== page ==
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Netherlands Consumer Sector Salary Survey 2017

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This survey provides insight into the salaries, benefits and bonuses commanded by professionals working within the consumer sector across a number of disciplines in The Netherlands.

Published in: Recruiting & HR
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Netherlands Consumer Sector Salary Survey 2017

  1. 1. Netherlands Consumer Sector Salary Survey 2017 What are you worth?
  2. 2. Introduction Welcome to Nigel Wright Group’s consumer salary survey 2017 for the Netherlands, which is specifically designed to provide you with an insight into the monetary and non-monetary benefits commanded by professionals within this sector. Nigel Wright Group has earned a strong reputation within the consumer sector across Europe for providing a high-quality recruitment service that is built upon our industry knowledge. We consider it important to continue to bring you relevant, useful information that you can use, in an accessible format. This survey has been compiled from the responses of over 1,000 respondents who completed our online questionnaire in the first quarter 2017 as well as data from our extensive database of candidates. The survey represents a cross-section of respondents with the following profile in the Netherlands: • Consumer sub-sector: Advertising and Media; Clothing, Footwear and Accessories; Consumer Electronics; Food & Drink; Health & Beauty; Home Construction / DIY; Retail; Telecommunications; Toys & Games, Travel & Leisure, Sports/Sporting Goods, Warehousing & Logistics Services; • 72% of respondents are educated to degree level or above; 54% have a Masters, and 7% a PhD; • 36% have been in their current position less than two years, 38% for between two and five years, 24% for between five and ten years and 3% for 10 or more years. The survey focuses on areas such as levels of satisfaction, respondents’ motivation to change jobs as well as attitudes towards skill shortages and the qualities needed to succeed in the industry. It also covers employees’ salaries, benefits and bonuses as well as differences in flexible working arrangements. For further information or to discuss your recruitment requirements please contact us on +31 (0) 20 800 6170 and you will be directed to a consultant specialising in your area. For more information on our services please visit http://nl.nigelwright.com. Netherlands Consumer Sector Salary Survey 20172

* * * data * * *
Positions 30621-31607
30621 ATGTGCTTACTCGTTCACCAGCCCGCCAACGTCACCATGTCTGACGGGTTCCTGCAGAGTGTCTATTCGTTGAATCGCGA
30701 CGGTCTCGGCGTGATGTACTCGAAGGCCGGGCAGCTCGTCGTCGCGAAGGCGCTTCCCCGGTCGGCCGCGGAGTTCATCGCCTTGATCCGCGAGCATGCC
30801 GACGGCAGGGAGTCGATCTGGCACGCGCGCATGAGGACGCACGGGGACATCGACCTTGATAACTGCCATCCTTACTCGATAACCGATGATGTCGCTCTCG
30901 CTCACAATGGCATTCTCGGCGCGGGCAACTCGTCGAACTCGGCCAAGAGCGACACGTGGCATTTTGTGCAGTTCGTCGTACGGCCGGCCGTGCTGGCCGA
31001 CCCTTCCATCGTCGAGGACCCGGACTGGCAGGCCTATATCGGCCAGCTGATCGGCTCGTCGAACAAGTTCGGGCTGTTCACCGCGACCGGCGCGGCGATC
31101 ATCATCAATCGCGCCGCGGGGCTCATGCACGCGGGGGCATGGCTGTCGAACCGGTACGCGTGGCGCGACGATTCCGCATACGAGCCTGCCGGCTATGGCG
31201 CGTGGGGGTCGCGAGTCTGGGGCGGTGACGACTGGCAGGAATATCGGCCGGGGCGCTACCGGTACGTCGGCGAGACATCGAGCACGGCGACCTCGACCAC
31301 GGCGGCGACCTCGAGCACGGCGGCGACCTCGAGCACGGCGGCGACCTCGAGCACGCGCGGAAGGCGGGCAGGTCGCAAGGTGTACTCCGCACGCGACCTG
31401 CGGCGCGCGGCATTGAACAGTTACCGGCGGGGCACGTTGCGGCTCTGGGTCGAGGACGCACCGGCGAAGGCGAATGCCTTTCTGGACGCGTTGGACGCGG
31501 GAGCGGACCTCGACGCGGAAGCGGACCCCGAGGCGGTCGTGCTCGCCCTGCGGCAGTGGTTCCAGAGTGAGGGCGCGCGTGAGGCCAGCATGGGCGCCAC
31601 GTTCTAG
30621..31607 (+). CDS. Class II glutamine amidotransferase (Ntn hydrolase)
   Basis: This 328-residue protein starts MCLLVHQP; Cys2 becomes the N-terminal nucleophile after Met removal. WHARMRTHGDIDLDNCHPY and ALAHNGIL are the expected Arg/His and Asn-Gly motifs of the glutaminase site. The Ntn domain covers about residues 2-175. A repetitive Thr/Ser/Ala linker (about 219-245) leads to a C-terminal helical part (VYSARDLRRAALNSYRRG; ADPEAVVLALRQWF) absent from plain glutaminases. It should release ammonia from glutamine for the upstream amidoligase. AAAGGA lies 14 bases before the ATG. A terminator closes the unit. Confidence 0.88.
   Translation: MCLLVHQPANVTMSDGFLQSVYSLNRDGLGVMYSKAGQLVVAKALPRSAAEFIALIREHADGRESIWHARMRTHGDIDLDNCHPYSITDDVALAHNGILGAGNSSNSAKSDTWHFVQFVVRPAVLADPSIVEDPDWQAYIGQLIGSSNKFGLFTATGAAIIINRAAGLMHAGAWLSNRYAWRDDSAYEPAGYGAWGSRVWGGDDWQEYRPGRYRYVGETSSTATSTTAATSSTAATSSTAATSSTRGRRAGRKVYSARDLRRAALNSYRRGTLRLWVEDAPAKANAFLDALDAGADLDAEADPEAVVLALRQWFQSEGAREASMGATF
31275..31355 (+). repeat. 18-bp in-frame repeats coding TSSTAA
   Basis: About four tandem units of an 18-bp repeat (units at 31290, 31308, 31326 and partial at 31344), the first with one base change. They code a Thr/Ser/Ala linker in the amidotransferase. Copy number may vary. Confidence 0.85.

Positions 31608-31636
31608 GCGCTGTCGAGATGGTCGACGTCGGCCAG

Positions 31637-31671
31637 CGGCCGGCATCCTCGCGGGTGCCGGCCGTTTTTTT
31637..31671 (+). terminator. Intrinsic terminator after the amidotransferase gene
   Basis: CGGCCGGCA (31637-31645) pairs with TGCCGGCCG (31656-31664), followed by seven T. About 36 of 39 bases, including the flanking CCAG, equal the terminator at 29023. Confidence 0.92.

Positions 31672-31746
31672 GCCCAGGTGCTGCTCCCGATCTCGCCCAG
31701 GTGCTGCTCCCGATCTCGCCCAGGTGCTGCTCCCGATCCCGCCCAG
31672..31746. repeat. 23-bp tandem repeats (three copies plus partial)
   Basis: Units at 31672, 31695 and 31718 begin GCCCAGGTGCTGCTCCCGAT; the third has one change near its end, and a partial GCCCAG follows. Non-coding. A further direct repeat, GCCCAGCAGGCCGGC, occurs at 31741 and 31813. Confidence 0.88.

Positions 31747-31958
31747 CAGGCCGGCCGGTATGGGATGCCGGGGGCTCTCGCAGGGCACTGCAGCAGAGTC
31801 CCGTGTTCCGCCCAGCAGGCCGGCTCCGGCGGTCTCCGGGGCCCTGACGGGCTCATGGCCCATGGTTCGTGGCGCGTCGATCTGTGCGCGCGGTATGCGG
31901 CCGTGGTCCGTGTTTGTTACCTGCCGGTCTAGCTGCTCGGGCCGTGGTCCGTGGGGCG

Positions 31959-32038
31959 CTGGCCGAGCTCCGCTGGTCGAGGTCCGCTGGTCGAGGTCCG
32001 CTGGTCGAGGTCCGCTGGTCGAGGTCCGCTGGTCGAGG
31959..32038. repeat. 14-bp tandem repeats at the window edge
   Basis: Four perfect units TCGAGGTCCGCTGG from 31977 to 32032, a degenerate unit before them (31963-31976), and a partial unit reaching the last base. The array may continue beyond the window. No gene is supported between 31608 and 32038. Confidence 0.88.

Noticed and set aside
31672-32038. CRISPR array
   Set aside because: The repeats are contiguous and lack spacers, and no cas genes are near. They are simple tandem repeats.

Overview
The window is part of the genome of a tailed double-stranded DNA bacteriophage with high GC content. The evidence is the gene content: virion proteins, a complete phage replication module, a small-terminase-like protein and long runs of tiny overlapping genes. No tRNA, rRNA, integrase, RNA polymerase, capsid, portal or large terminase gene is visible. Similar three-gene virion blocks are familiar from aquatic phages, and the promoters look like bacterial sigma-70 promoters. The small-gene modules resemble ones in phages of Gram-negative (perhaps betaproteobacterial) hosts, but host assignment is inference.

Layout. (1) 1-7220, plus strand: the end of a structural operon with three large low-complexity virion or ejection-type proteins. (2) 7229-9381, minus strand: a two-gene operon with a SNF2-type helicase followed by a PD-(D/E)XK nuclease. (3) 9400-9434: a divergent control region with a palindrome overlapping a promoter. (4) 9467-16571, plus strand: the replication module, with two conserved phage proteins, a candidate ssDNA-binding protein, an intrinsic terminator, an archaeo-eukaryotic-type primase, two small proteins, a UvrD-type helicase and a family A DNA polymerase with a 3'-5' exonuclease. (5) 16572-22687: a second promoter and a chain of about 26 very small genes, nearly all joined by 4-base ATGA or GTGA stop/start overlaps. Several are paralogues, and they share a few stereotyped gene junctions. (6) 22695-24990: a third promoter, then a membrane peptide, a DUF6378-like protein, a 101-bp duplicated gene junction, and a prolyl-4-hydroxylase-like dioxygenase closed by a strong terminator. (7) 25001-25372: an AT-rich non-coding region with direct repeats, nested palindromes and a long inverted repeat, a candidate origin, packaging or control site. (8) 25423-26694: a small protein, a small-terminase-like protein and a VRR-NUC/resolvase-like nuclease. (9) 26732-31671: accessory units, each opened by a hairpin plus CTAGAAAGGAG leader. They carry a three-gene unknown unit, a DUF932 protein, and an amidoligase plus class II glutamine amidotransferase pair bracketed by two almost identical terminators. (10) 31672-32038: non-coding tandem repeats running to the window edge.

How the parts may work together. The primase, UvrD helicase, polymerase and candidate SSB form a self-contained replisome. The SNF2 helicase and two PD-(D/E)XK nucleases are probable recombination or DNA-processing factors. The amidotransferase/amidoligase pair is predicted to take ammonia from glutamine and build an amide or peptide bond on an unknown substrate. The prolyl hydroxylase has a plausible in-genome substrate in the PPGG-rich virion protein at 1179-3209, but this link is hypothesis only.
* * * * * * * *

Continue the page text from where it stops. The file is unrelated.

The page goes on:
3. 3. educated to degree level72% have a master’s degree54% have a PHD 7% CONSUMERSUB-SECTOREDUCATIONCURRENT POSITION < 2 years 2-5 years 5-10 years 36% 38% 24% >10 years 3% Advertising and Media Retail Warehousing & Logistics Services DIY / Home Construction Travel and Leisure Food and Drink Toys and Games Consumer Electronics TelecommunicationsClothing, Footwear and Accessories Sports / Sporting Goods Health and Beauty Respondents’ profiles
  4. 4. Contents 1.0 Non-monetary indicators 1.1 Job satisfaction by job level & salary 1.2 Job satisfaction by discipline & hours worked 1.3 Factors influencing a change of roles 1.4 Methods used to search for a new role 2.0 Salaries, benefits and bonuses 2.1 Average salaries by job title 2.2 Average percentage of salary increase received and expected 2.3 Importance of benefits as part of a remuneration package 2.4 Benefits and bonus entitlement 2.5 Bonus rates received and expected 2.6 Pensions 2.7 Flexible working options 2.8 Nights away from home 3.0 Skills and attitudes 3.1 Skill shortages 3.2 Qualities needed to be successful Contact information 5 6 7 8 9 10 11 12 13 14 15 16 17 18 19 20 21 22 Netherlands Consumer Sector Salary Survey 20174
  5. 5. 1.0 Non-monetary indicators
  6. 6. ALL % JOB % Over 80,000 € Executive (board level) Management ANNUAL SALARY % Under 80,000 € 1.1 Job satisfaction by job level Respondents were asked to rate their level of job satisfaction on the following five-point scale: Our Dutch respondents displayed a much higher level of job satisfaction than their other European counterparts. Indeed none of our sample said they were very dissatisfied and 27% said they were very satisfied. Executive (C-suite & board level) unsurprisingly display the highest levels of job satisfaction. 1. Very satisfied 4. Moderately dissatisfied 5. Very dissatisfied 2. Moderately satisfied 3. Neither satisfied or dissatisfied 27 56 11 6 0 35 41 6 6 0 16 47 26 11 0 15 59 19 7 0 31 60 4 4 0 Netherlands Consumer Sector Salary Survey 20176
  7. 7. 30 48 11 11 0 1.2 Job satisfaction by discipline and hours worked Respondents were asked to rate their level of job satisfaction on the following five-point scale: We also examined job satisfaction by discipline and the number of hours people were working. As we find in other European countries, people who work in sales are inclined to job dissatisfaction compared to other disciplines. The longer people in our sample worked, the more job satisfaction they display. This could be used to demonstrate that people who like their jobs work longer hours. 1. Very satisfied 4. Moderately dissatisfied 5. Very dissatisfied 2. Moderately satisfied 3. Neither satisfied or dissatisfied Marketing DISCIPLINE % WEEKLY HOURS WORKED % Sales Operations & supply chain 14 45 18 20 4 22 56 15 7 0 29 57 14 0 0 18 55 27 0 0 40-50 50+ 40-50 50+ Netherlands Consumer Sector Salary Survey 2017 7